Protists are a unique group of organisms because they don’t quite fit the mold. And while some protists prefer to live as individuals, other prefers to work together for the greatest benefit. These colonial protists are the topic of this lesson.
What are Protists?
When we classify living things we tend to group them together based on evolutionary relationships.
In other words, animals, plants, and other organisms are grouped together because they share common ancestors. For example, mammals are more closely related to each other than they are to birds or fish.But one group of organisms doesn’t really follow this convention. In fact, they are grouped together because they simply don’t fall into other categories. And that’s what makes the protists so special! These eukaryotes don’t fit into one of the other kingdoms, such as plant, animal, or fungi, so they get put into their own kingdom called Protista.
But this is about the only commonality they have.Most do not share any evolutionary relationships, and they often don’t even look the same. They come in all shapes and sizes, ranging from the microscopic to the very large, living in all different kinds of environments, and offering a multitude of different functions to life on Earth.
You’re likely already familiar with some well-known protists. Yeasts, algae (such as kelp and seaweed), and amoebas are just a few examples. Most protists are unicellular, but some like kelp are multicellular organisms. Some, known as the plant-like protists photosynthesize, while others that do not photosynthesize are called animal-like protists. Others still are called fungi-like or slime molds because they somewhat resemble fungi, though again there is no evolutionary relationship.
Colonial Protists Live Together
Just like people, some protists prefer to live individually while others prefer to live in large groups. Colonial protists are individual protists that form a colony and act as a larger, multicellular organism. This colony may consist of many individual protists of the same species, but what’s really cool about them is that instead of acting as individuals they work together to function as one large group, benefiting from each other.But be careful, because this is not the same as symbiosis which is when two or more organisms of different species live together and mutually benefit from one another.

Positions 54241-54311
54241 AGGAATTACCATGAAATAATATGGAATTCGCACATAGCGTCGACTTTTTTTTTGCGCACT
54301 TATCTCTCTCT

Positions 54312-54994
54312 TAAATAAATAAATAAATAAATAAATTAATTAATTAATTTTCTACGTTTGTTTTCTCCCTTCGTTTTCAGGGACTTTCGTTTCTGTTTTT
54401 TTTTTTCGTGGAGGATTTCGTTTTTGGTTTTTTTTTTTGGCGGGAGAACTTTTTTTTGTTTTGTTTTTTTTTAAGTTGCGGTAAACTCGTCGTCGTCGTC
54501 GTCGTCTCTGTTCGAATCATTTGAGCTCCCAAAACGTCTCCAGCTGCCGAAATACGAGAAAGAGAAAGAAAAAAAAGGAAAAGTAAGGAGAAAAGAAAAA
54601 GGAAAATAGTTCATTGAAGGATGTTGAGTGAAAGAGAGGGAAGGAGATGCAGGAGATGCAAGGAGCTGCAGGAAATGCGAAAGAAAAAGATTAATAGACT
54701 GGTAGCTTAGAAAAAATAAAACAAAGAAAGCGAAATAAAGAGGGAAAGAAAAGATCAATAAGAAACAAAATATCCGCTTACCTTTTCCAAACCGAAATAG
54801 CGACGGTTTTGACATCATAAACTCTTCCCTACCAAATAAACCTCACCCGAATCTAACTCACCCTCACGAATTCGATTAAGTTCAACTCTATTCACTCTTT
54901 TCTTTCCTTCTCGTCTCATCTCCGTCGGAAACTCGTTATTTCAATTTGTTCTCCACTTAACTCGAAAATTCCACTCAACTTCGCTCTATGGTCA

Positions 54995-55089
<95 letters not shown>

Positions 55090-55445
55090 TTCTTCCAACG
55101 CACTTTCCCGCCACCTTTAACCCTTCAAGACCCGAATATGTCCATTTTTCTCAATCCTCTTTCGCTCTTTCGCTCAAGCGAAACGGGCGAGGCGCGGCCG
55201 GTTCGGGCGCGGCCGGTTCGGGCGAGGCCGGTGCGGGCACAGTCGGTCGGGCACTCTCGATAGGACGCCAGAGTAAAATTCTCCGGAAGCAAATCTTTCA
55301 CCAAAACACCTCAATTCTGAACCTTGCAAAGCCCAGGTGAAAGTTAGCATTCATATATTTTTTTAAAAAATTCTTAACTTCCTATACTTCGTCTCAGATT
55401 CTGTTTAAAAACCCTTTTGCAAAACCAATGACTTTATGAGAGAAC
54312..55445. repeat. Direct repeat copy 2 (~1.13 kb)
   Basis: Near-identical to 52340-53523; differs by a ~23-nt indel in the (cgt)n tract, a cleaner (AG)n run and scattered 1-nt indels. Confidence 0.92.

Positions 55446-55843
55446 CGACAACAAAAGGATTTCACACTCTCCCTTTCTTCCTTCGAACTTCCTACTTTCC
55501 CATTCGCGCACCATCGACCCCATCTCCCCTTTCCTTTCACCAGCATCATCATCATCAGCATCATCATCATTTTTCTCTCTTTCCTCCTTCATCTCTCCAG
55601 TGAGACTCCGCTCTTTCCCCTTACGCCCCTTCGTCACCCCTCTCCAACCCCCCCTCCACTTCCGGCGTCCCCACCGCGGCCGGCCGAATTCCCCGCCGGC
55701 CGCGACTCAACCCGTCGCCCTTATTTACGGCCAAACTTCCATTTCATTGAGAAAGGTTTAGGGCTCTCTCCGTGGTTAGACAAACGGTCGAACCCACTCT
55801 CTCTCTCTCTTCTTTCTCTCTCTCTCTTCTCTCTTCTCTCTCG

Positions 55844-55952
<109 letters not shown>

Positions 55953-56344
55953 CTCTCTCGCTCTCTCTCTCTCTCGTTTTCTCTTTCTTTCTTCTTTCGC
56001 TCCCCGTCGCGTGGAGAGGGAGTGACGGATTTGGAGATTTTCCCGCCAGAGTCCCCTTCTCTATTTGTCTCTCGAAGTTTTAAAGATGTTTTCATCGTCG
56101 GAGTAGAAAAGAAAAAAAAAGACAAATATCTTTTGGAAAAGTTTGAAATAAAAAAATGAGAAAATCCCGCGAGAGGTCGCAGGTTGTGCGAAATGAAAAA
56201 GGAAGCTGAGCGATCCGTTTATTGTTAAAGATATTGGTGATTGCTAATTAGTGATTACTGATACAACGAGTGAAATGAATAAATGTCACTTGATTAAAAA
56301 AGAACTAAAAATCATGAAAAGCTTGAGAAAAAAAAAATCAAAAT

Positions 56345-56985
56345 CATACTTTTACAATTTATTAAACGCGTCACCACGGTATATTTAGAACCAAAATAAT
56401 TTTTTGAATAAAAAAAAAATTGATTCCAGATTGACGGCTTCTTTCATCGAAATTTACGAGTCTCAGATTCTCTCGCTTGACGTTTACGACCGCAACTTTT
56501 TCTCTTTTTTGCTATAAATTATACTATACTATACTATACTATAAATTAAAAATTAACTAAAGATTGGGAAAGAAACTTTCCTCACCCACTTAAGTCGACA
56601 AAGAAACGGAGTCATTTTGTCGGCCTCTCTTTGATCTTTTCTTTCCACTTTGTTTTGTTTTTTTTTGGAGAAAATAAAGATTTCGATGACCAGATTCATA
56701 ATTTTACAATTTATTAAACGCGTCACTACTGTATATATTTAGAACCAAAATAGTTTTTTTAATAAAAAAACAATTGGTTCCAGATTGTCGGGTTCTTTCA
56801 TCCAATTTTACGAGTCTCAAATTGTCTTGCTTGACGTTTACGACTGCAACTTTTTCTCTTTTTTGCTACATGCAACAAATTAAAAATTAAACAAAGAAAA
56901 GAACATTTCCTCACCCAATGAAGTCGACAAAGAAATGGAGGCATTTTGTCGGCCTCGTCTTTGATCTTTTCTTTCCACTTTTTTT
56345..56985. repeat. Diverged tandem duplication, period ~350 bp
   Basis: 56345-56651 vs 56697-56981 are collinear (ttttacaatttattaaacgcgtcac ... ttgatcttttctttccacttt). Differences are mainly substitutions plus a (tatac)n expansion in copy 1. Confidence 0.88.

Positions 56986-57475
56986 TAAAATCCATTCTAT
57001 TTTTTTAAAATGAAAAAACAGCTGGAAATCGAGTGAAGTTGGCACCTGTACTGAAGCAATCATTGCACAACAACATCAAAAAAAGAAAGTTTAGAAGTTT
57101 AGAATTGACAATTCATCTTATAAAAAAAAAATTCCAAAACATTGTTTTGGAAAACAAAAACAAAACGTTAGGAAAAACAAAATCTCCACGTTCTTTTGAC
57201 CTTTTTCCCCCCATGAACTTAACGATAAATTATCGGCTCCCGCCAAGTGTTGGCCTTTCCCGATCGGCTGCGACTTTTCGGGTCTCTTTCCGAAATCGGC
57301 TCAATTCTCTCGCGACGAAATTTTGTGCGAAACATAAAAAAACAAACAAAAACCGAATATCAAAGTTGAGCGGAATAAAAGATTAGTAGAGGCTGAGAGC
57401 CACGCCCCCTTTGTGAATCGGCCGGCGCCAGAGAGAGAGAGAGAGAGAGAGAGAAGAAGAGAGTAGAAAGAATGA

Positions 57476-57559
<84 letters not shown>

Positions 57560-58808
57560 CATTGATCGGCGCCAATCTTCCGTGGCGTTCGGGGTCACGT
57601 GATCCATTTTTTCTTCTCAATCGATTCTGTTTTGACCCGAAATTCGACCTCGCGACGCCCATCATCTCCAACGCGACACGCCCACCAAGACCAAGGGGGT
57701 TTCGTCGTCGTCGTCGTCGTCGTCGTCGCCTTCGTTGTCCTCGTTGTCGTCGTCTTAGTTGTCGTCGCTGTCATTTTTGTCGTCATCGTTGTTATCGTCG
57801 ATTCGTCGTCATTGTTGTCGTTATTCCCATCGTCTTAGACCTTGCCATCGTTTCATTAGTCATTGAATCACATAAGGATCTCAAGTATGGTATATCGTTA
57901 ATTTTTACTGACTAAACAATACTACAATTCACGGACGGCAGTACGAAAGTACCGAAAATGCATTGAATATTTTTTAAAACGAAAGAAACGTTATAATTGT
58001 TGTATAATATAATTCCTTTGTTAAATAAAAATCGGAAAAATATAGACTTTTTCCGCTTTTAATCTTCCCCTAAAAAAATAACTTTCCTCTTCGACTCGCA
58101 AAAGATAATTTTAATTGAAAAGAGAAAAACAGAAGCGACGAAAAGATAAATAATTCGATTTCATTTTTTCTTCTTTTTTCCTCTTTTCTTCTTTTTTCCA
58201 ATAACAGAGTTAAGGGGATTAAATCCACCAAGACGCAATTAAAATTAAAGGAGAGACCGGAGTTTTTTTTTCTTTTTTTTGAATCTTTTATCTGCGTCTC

- Species in the genus Codosiga are another example of colonial protists. The colonies formed by these guys may be attached to a substrate or they may be swimming around as a group, often looking very similar to the Volvox algae!
- Species in the genus Dictyostelium are slime molds (fungi-like protists) that also form colonies of multiple individual protists.
You’ll likely find these guys in soil feeding on bacteria. But what’s really cool about these guys is how well they work together. When food is abundant they will typically be found as individual single-celled organisms.
But when food is scarce they will band together to form a larger organism that can reach out to find a better environment. And some of the individuals even sacrifice themselves so that others can be successful in this endeavor. Now that’s teamwork!
Protists don’t quite fit the mold, so they get lumped together in their own group of ‘unclassifiable’ organisms. They come in all shapes, sizes, and colors, and live in just about every environment you can imagine. Some are unicellular while others are multicellular; some are photosynthetic while others are not. Some are the plant-like protists like algae that photosynthesize, while others that do not photosynthesize are called animal-like protists.
Others still are called fungi-like or slime molds because they somewhat resemble fungi.But what’s really cool about protists is when they work together. Colonial protists are individual protists that form a colony and act as a larger, multicellular organism.
This is different than symbiosis in which two or more organisms of different species live together and mutually benefit.Examples include
- golden and green algae (such as from the genus Volvox),
- protists belonging to the genus Codosiga and can cling to substrate in water or swim together alone,
- slime mold protists from the genus Dictyostelium, who come together when food is scarce and sometimes sacrifice their own lives for the best interest of the group as a whole.